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Source: MIL-OSI Submissions

Source: Horticulture New Zealand

HortNZ says the Government’s latest moves to improve housing supply are welcome but the new houses must not be built on highly productive land used for vegetable or fruit growing.
‘Every New Zealander deserves a house just like every New Zealander deserves fresh, healthy locally grown vegetables and fruit,’ says HortNZ Chief Executive.
‘We can have both but current policy settings favour housing over food security, and keeping New Zealand’s most highly productive soils safe from urban creep.
‘In August 2019, the Government launched its draft National Policy Statement on Highly Productive Land. This was at an event attended by two Government Ministers in Pukekohe, where some of the greatest pressures are.
‘Nearly two years later, nothing has been finalised. Wouldn’t it have been great today to have both housing and this aspect of food security supported by changes to Government policy? Because if New Zealand is not careful, a healthy diet will become just as unaffordable as houses for increasing numbers of New Zealanders.’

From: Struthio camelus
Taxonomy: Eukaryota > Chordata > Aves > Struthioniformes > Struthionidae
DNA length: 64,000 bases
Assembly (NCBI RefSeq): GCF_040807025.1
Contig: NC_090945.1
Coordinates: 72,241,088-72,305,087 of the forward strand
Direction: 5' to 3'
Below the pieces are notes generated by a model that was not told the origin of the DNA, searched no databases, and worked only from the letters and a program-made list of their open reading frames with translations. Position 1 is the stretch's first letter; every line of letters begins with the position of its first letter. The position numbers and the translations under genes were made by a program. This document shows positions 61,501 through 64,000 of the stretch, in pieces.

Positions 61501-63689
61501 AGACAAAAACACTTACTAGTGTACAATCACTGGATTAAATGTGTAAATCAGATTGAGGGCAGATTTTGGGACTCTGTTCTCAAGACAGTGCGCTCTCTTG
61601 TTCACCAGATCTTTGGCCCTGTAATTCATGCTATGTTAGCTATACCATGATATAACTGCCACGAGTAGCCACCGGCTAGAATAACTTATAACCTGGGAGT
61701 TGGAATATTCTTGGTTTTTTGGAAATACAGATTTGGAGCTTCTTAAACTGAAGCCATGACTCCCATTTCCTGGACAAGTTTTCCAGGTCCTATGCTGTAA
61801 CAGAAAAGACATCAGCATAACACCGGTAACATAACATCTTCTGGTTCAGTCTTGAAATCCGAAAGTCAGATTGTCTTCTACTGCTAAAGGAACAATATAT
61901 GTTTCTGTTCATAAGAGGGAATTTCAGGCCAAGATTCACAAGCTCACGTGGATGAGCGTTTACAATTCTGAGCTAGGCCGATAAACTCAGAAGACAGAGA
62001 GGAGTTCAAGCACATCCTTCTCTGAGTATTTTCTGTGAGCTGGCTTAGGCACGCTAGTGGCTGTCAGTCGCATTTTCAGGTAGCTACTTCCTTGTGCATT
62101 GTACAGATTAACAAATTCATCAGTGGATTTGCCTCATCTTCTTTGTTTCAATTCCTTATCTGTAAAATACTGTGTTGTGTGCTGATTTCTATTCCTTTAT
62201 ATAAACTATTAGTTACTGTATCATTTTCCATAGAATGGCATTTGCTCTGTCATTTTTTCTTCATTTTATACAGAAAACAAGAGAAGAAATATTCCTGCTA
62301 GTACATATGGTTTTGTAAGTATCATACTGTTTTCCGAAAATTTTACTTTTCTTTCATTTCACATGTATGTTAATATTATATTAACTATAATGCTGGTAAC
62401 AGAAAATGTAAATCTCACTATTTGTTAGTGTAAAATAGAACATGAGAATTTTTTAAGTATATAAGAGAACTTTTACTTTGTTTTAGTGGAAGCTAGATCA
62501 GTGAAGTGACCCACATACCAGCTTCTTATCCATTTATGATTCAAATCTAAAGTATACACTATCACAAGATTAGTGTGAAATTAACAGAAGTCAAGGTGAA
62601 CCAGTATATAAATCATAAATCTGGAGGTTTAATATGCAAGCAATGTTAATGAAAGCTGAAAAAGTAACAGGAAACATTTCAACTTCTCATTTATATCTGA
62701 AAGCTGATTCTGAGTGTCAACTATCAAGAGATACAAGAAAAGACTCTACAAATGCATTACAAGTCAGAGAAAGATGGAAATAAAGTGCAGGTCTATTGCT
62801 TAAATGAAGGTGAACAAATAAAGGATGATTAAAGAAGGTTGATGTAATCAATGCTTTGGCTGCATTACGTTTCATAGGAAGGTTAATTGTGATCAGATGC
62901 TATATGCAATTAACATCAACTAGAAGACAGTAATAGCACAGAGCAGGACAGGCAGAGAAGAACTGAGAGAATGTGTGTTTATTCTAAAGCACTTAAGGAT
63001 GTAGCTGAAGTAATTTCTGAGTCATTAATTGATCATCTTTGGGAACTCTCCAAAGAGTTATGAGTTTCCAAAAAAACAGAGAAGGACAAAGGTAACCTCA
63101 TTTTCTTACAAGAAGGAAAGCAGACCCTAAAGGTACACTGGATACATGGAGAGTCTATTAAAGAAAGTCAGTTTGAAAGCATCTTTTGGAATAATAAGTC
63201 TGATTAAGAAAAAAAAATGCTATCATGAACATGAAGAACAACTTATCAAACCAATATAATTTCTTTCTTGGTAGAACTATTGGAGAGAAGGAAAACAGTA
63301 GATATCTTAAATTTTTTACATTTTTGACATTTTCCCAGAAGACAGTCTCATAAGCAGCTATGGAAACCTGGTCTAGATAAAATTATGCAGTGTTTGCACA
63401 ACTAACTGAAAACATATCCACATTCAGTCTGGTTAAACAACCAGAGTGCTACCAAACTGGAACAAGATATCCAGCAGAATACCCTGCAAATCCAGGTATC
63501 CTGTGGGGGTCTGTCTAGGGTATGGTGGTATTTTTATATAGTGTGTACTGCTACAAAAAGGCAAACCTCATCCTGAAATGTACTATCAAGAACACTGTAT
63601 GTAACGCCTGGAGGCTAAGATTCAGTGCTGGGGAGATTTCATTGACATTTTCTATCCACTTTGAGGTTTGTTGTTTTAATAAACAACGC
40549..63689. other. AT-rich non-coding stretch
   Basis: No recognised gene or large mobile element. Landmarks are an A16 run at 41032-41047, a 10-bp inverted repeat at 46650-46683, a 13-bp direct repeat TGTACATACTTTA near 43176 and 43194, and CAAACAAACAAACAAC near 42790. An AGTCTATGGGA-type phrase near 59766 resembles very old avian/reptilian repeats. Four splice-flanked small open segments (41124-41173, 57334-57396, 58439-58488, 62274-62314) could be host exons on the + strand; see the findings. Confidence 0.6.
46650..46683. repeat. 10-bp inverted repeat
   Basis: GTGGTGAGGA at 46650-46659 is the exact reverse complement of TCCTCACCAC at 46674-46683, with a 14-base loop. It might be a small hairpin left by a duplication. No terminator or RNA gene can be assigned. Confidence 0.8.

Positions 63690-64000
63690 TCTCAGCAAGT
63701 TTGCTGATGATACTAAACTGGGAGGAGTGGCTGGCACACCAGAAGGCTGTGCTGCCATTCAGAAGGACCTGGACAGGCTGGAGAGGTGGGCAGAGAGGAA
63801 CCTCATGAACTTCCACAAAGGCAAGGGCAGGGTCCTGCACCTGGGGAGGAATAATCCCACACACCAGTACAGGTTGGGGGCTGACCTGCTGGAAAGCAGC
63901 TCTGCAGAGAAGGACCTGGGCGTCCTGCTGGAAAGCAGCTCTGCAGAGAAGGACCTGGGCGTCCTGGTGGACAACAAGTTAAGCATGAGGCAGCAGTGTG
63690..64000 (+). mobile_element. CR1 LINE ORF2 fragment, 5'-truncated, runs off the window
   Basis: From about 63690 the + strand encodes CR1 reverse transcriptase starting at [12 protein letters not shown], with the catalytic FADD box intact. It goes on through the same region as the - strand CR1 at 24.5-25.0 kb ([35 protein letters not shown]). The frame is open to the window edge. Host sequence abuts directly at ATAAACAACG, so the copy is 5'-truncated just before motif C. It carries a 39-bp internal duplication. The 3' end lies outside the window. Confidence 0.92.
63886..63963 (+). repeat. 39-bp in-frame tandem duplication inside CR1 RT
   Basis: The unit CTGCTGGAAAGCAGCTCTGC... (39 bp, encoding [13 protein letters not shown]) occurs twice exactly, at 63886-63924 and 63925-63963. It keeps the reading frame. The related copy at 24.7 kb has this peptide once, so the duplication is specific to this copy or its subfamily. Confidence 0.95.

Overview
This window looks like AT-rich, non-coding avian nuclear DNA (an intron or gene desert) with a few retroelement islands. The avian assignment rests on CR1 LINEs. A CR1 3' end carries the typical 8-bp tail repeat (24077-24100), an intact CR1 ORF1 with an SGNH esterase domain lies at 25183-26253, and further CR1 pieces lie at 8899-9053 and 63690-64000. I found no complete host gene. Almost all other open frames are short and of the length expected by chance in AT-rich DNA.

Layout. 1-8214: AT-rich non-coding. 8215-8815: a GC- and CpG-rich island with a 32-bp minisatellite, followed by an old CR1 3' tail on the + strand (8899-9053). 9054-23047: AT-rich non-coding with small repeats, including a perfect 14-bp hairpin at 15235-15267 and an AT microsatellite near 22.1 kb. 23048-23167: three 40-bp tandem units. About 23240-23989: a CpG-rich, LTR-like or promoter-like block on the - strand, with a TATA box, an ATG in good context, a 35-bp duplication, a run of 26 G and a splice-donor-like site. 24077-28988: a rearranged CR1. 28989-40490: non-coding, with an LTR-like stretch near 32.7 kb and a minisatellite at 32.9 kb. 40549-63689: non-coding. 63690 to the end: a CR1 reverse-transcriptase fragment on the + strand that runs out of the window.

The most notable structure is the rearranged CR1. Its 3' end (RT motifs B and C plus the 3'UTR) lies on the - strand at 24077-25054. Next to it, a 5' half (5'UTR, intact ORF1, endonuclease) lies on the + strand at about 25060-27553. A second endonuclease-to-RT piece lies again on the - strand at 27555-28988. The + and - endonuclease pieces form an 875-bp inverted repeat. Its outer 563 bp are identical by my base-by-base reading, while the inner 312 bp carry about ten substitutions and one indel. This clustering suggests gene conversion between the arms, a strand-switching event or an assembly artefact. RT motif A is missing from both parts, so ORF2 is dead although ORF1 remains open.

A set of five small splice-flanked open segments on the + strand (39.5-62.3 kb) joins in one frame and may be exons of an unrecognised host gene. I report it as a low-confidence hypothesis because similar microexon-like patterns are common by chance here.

Deloitte study of the value of vegetable growing in Pukekohe published in August 2018 made several dire predictions, if growing in that area could not expand to support Auckland’s population growth.
‘That study predicted price rises of 43% to 58%, pushing the price of a lettuce from $3.50 to more than $5.50 over the coming years. The study also predicted that the volume of produce grown could halve, decreasing by 46% to 55%.
‘In other words, the evidence is there. The Government needs to ensure that New Zealand has a viable horticulture industry, for the health and wellbeing of every New Zealander, especially as in a Covid affected world, we cannot rely on a steady supply of imports of any sort.’

MIL OSI